Davis-Bacon Act


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Davis-Bacon Act

A federal law requiring certain minimum levels of wages for all workers involved in construction on federal projects or federally funded projects. The purpose was to give local contractors an opportunity to participate in government contracts, even though out-of-town contractors might have access to cheaper labor and would therefore enjoy a competitive advantage in bidding.The other purpose was to prevent contractors from paying lower wages than currently prevailing in the local marketplace,thereby reducing wages for the entire area.The Act is looked upon as one favoring unions,although that was not the intent.In fact,the Act had an unsavory beginning, introduced by Representative Bacon in 1927 as a reaction to a contractor who hired poor black laborers from Alabama to build a veterans hospital in Bacon's district of Long Island.The Act does not require payment of union wages,merely payment of wages consistent with those prevailing in the community. Today, the Act is still alive and well, and garnered tremendous public support when President Bush attempted to temporarily suspend it for contractors working in hurricane-damaged parts of the country.

References in periodicals archive ?
Solicitor of Labor Charles Donahue later cemented President Kennedy's policy on the matter, flatly stating that "preliminary surveys concerning construction are not subject to the Davis-Bacon Act." The policy of exempting surveyors remained for eight different administrations, but then unions began a lobbying push to have the Obama administration amend the law by fiat.
Thieblot (director, the Olin Institute Book Program) argues that the Davis-Bacon Act, first passed in 1931, is now obsolete, and that the use of prevailing wage laws in the construction industry is a waste of money.
Davis-Bacon Act mandates attached to stimulus funding of recent broadband projects, said Muse, have caused many PCCA members to deal with prevailing wage requirements for the first time and have come to realize that the wage classifications and determinations do not reflect the actual work being performed on these projects, He said PCCA is addressing this issue so that the wage classifications better match the work that employees perform and the wage determinations are what is actually paid for with that work.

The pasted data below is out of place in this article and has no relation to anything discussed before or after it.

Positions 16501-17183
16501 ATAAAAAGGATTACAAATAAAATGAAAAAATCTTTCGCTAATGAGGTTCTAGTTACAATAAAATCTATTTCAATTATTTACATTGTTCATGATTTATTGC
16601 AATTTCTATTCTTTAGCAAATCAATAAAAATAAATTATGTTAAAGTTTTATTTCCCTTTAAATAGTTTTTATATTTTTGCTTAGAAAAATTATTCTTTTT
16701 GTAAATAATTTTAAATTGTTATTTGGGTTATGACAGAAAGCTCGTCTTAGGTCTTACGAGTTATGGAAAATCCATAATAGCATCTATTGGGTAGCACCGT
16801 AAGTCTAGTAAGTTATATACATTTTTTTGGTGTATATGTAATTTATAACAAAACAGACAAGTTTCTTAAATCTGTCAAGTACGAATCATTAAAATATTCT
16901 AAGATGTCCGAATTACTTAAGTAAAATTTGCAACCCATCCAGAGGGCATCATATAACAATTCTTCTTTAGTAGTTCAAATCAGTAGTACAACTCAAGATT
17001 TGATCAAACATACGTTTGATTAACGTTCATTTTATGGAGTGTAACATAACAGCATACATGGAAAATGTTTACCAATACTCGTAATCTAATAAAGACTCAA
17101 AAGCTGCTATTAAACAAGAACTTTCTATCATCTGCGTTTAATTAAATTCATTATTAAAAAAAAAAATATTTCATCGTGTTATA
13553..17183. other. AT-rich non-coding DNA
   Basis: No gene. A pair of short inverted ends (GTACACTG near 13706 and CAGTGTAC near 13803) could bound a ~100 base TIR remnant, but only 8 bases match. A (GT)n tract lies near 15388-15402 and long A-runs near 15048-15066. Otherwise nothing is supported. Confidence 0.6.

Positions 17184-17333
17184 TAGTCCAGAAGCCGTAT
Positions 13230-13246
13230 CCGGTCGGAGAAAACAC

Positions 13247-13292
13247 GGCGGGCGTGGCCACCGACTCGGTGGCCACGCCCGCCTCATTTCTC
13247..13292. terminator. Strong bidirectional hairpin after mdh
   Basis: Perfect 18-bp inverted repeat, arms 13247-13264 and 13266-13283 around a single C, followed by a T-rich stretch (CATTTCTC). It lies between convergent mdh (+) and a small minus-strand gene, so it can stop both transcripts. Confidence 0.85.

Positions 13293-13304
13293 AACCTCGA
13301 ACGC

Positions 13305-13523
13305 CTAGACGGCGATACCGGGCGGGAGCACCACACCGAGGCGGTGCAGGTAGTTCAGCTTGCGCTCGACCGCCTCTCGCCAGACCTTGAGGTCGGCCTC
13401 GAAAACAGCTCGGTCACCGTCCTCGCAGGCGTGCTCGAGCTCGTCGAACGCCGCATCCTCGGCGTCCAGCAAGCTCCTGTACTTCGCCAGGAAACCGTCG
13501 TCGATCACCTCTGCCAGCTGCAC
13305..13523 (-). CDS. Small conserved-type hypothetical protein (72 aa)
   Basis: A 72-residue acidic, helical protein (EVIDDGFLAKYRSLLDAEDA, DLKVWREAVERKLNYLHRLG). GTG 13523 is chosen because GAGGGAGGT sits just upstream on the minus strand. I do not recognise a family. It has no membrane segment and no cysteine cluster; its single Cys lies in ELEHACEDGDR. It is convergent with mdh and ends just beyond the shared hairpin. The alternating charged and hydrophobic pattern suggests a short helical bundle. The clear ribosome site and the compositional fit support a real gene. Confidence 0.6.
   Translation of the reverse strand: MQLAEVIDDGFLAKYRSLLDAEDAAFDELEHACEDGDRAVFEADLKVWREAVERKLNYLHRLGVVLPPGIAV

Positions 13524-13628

Lively and those invited talked about the detrimental impact of the Davis-Bacon Act's wage determinations mandated for federally funded or assisted construction projects.
The House Education and Workforce Committee's Subcommittee on Workforce Protections held a hearing to examine the Department of Labor's (DOL) implementation of the Davis-Bacon Act, specifically concerning a recent Government Accountability Office (GAO) report that found poor data is being used to set prevailing wage rates.
The Department of Labor, which enforces the Davis-Bacon Act, issued a memorandum on the applicability of Davis-Bacon labor standards to federal and federally-assisted construction work funded in whole or in part under Division A of ARRA.
These low wages are so pervasive that even single-family rehab or weatherization programs funded with federal grants pay very little, despite the federal Davis-Bacon Act and similar local prevailing wage laws that require good wages on government-funded projects.
Davis-Bacon Act. All laborers and mechanics employed by contractors or subcontractors that work on construction contracts in excess of $2,000 financed by Recovery Act funds must be paid wages not less than those established for the locality of the project (prevailing wage rates) by the Department of Labor.
Some say legislation would be needed because the policy would conflict with current laws such as the Davis-Bacon Act and the Service Contract Act, which require contractors to pay local prevailing wages for construction and service work.
The Davis-Bacon Act requires that a prevailing wage be paid on all federal projects for which costs or contract price exceed $2,000, and 32 states have their own prevailing wage laws.
The genesis of the Davis-Bacon Act (named for its sponsors, Pennsylvania Senator James Davis and New York Representative Robert Bacon, both Republicans) was the construction of a Veterans Bureau Hospital on Long Island in 1927.